There was much anticipation, even hope, as Iranian President Hassan Rouhani arrived in New York for this year’s UN General Assembly meeting. The recent attack on Saudi oil installations, which the United States and its allies blame on Iran, unsettled everyone, and spurred diplomatic efforts to avert war. Perhaps the most active on this front was French President Emmanuel Macron, who conducted his own version of shuttle diplomacy by trying to broker a meeting between Rouhani and U.S. President Donald J. Trump. Rouhani’s truculent UN address, however, should put an end to speculation about such a meeting.
No Sanctions Relief, No Talks
Rouhani began his address by squashing all talk of a presidential summit and insisted that Iran will only agree to talks with the United States if it lifts the sanctions it imposed after its abrogation of the Iran nuclear agreement. “We cannot believe the invitation to negotiations of people who claimed to have applied the harshest sanctions against the dignity and prosperity of our nation,” Rouhani told the assembled leaders. While Rouhani last month dangled the possibility of a presidential meeting, his UN remarks reinforced a familiar stance: easing sanctions is the indispensable precondition to any talks with Washington.
Rouhani then followed with an oft-repeated message about how to stabilize the Persian Gulf region. Namely, he said, U.S. forces should depart and regional countries will be responsible for the security of strategic waterways. Given Iran’s size and strength, this would essentially ensure its hegemony over this critical region. Rouhani’s twist to this old story is to call the regional arrangement a “coalition of hope,” which appears to be a counter to the U.S.-announced regional coalition against Iranian aggression. The details are to be spelled out later but the proposal is a nonstarter. The United States is not about to leave the region.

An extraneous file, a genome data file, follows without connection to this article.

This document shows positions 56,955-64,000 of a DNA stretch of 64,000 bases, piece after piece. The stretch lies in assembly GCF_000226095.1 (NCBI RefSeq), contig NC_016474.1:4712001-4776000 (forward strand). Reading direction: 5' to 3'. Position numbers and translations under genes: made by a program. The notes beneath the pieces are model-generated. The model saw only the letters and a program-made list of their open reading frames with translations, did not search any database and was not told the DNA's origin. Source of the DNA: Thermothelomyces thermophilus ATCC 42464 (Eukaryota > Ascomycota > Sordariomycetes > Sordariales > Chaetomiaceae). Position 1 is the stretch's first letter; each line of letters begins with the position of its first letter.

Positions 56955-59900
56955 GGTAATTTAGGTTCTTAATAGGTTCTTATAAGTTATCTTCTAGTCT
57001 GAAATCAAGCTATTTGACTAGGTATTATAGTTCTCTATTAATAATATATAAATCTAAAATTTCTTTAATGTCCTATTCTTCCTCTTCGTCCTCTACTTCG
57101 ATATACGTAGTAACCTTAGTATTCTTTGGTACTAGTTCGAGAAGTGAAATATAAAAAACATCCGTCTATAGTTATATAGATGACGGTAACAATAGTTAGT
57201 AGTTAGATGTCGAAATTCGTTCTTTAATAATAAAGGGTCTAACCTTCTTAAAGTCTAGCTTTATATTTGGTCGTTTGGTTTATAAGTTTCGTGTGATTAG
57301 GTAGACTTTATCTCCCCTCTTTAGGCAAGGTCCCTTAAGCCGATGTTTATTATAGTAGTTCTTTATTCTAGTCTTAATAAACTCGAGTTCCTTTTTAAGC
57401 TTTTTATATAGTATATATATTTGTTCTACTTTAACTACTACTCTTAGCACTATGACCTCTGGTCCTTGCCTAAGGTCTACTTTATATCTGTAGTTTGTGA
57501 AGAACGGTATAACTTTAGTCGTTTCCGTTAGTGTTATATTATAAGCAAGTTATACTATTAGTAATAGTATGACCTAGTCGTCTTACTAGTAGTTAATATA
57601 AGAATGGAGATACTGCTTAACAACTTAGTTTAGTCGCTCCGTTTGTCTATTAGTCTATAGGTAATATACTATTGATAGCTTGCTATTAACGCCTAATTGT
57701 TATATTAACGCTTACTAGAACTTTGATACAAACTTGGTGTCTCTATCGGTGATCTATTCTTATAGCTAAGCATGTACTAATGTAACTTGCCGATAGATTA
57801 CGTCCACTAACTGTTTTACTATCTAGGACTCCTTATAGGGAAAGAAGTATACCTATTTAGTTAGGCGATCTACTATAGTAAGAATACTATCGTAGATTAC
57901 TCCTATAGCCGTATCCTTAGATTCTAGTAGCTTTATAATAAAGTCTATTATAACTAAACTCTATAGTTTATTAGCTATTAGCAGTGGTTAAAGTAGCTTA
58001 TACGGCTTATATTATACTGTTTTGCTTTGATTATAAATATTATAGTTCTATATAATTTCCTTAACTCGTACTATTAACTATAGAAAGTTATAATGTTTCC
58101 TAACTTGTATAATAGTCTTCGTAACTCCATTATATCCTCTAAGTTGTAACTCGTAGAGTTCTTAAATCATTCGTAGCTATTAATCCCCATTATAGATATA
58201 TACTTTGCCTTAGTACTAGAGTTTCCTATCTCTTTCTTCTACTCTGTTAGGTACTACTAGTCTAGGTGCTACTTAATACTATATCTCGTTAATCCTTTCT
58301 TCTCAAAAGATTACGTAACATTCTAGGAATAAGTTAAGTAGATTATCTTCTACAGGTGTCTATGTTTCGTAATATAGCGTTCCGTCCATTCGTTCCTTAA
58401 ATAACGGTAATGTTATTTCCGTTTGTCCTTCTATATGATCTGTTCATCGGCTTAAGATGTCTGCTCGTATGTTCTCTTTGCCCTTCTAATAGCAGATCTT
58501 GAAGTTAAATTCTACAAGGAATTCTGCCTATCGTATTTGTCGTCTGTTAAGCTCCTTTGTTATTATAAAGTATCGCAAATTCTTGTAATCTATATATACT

Rouhani’s harshest accusations were leveled against Saudi Arabia. He continued to allege that the attacks on the Saudi oil facilities were solely the work of Houthi rebels in Yemen. That is not a novel position. And as compliant proxies, the Houthis have actually taken responsibility for the attack. What was new in this speech was that Rouhani appeared to justify this act of terrorism. Referring to the Saudi coalition in Yemen, Rouhani said, “the warmonger should be searched and punished, rather than leveling allegations and accusations against the innocent.” Given his remarks, Saudi Arabia presumably will not be asked to join the coalition of hope patrolling the Gulf waters.
The Nuclear Option
As for fading nuclear diplomacy, Rouhani’s advisors in the past have floated the idea that Iran will agree to adhere permanently to the additional protocol of the Nuclear Nonproliferation Treaty in exchange for the permanent lifting of U.S. sanctions. But this idea has not gained traction since it does nothing to slow down the pace of Iran’s nuclear program.
In essence, Rouhani’s speech was aimed not at the United States but instead at Europe, where countries have been especially eager to avoid conflict in the Gulf. Through incremental escalation in the Gulf and bluster at the United Nations, Rouhani hopes to persuade the Europeans to extend lines of credit to Iran and purchase its oil in defiance of U.S. sanctions. This is a risky strategy because it means gradually increasing tensions in the hope of extracting concessions from Europe. That is the real “coalition of hope” Rouhani was hinting at.